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StaffJanuary 24, 2023
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1min4580

22% – How many Maryland flower consumers say Cookies is their favorite brand

When Cookies enters a market, consumers take note. The brand rises to the top of awareness and purchasing quickly. Besides Maryland, Cookies is also at the top of the purchasing funnel in Michigan and Nevada.

Source: Brightfield Group, US Cannabis Product Brand Health, Q3 2022


StaffOctober 11, 2022

1min22770

There’s always a lot going on in cannabis, and we don’t always know what the next thing will be. That said, here’s a list of some of the things we’ll be watching this week:

  • Inflation, taxes, slumping sales – all of these factors contribute to challenging financial conditions for cannabis operators. But some “solutions” create even more problems for the supply chain and the industry at large.
  • The midterm elections are four weeks away, and a handful of states will be voting on legalization measures.
  • New York hasn’t provided a timeline for announcing license winners, but we’re keeping an eye out for those announcements – and any additional challenges to the process.

What should we be watching? Have a tip? Email us at newstip@greenmarketreport.com.


StaffOctober 10, 2022

1min3740

There’s always a lot going on in cannabis, and we don’t always know what the next thing will be. That said, here’s a list of some of the things we’ll be watching this week:

  • The third quarter was one to forget for many cannabis companies. But will they start seeing green as we head into the Golden Quarter?
  • New California regulations could create even more problems for product manufacturers.
  • In the wake of Biden’s announcement, the stage is set for dramatic action at the federal level. We’ll continue to keep an eye on the developments.

What should we be watching? Have a tip? Email us at newstip@greenmarketreport.com.


StaffSeptember 30, 2022

2min6430

Good morning! We’re glad to be in your inbox today!

Welcome to Green Market Report’s The Morning Rise newsletter.

Even if you’re already subscribed to our Daily Hit, we believe you’ll find value in this newest addition to our news and information lineup.

What you can expect from The Morning Rise

Unlike The Daily Hit or the Weekly Stash, which recap the news we’ve already covered, The Morning Rise will provide you with new original content from our team on timely topics in the cannabis industry.

You’ll also see unique features that let you peer behind the GMR curtain to see what we’re up to. For example, Monday’s newsletter will feature “what we’re watching this week” to give you a heads up on the content to come.

In addition, we will provide you with quick-hit data snapshots to keep you up to speed on the industry and insights into what didn’t make the stories last week, including the colorful quotes from industry insiders that just didn’t fit in the final product.

This is a new adventure for us too, so we welcome feedback! What would you like to see more of? What’s not hitting the mark for you? Feel free to reach out to me directly at jenel@greenmarketreport.com to let me know.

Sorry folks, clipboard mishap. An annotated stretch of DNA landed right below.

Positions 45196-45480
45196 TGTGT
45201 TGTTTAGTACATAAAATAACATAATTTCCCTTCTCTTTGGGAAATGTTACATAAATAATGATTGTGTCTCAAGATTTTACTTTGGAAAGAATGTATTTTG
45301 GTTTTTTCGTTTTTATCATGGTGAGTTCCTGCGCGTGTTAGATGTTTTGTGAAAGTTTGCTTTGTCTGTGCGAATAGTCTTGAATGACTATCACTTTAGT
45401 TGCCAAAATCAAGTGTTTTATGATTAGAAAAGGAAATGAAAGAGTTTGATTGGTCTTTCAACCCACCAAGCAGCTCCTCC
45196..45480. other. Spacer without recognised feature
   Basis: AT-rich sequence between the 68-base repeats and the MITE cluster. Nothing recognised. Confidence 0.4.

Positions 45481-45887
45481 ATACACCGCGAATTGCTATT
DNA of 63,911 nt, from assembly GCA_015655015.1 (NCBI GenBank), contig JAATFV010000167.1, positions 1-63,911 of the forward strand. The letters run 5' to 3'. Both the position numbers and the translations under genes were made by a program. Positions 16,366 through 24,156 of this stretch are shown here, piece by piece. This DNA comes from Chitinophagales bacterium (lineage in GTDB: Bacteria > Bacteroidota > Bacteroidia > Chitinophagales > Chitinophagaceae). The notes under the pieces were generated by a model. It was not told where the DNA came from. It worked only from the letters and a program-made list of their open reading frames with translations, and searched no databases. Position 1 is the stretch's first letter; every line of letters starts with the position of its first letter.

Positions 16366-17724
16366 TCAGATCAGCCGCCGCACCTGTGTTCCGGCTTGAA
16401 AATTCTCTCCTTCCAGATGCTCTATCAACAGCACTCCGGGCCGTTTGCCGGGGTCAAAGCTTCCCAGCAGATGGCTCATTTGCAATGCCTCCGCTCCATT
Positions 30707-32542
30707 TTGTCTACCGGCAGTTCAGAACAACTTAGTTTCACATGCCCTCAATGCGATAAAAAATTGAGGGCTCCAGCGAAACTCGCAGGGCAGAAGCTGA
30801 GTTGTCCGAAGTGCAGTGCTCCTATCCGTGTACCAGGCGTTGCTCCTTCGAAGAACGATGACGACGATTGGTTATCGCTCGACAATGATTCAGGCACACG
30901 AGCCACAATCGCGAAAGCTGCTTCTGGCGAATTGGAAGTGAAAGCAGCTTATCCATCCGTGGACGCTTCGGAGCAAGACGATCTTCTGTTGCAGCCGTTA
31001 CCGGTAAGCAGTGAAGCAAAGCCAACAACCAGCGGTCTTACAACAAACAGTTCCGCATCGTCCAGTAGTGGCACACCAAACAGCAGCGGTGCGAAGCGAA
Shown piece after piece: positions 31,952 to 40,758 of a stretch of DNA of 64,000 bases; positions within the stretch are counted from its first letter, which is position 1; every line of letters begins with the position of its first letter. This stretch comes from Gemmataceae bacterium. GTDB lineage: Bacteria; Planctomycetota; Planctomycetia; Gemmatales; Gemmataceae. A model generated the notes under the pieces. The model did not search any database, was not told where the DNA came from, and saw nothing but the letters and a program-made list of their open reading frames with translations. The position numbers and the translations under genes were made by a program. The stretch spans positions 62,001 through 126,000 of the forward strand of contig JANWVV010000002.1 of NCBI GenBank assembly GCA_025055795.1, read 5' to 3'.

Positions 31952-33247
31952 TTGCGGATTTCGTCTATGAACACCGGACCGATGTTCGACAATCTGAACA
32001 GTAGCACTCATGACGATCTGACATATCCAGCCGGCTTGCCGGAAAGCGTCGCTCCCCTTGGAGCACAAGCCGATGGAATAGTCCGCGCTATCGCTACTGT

Thanks for reading and enjoy The Morning Rise!

Jenel Stelton-Holtmeier, managing editor


StaffSeptember 30, 2022

1min5490

There’s always a lot going on in cannabis, and we don’t always know what the next thing will be. That said, here’s a list of some of the things we’ll be watching this week:

  • Vermont’s first week of adult-use sales: At least three retailers said they were ready to launch, but will the state’s industry be plagued by some of the same challenges seen as other markets have come online?
  • Maryland looks like it’s getting closer to becoming the 20th state to legalize adult-use cannabis.
  • Tilray Brands (NASDAQ: TLRY) will be reporting earnings on Friday. Piper Sandler analysts have adopted a gloomy outlook on the company by cutting its fiscal year 2023 estimates.

What should we be watching? Have a tip? Email us at newstip@greenmarketreport.com.


Dave HodesJuly 21, 2022
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13min2431

When a psychedelic substance gets to Phase 3 trials, like the one completed by the Multidisciplinary Association for Psychedelic Studies (MAPS) with MDMA in August 2021, there is a general sense of relief. It’s been a long journey from Phase 1 for most substances in a clinical trial process—up to four years for Phase 3 alone in some cases. And only 33 percent of experimental drugs move from Phase 2 to Phase 3.

But getting to Phase 3 signals an extra red alert for any psychedelic company working the process to get Food and Drug Administration (FDA) approval.

According to an investigative article in the Journal of the American Medical Association (JAMA) Internal Medicine, Phase 3 clinical trials provide the highest level of evidence that an experimental treatment is safe and efficacious. But many of these trials for investigational or experimental drugs like psychedelics, which typically involve large numbers of patients, and require substantial investment on the part of participants, investigators, and sponsors, fail at this stage. 

Only 25 to 30 percent of experimental drugs are approved by the FDA at this stage, and move out of Phase 3 to Phase 4 trials.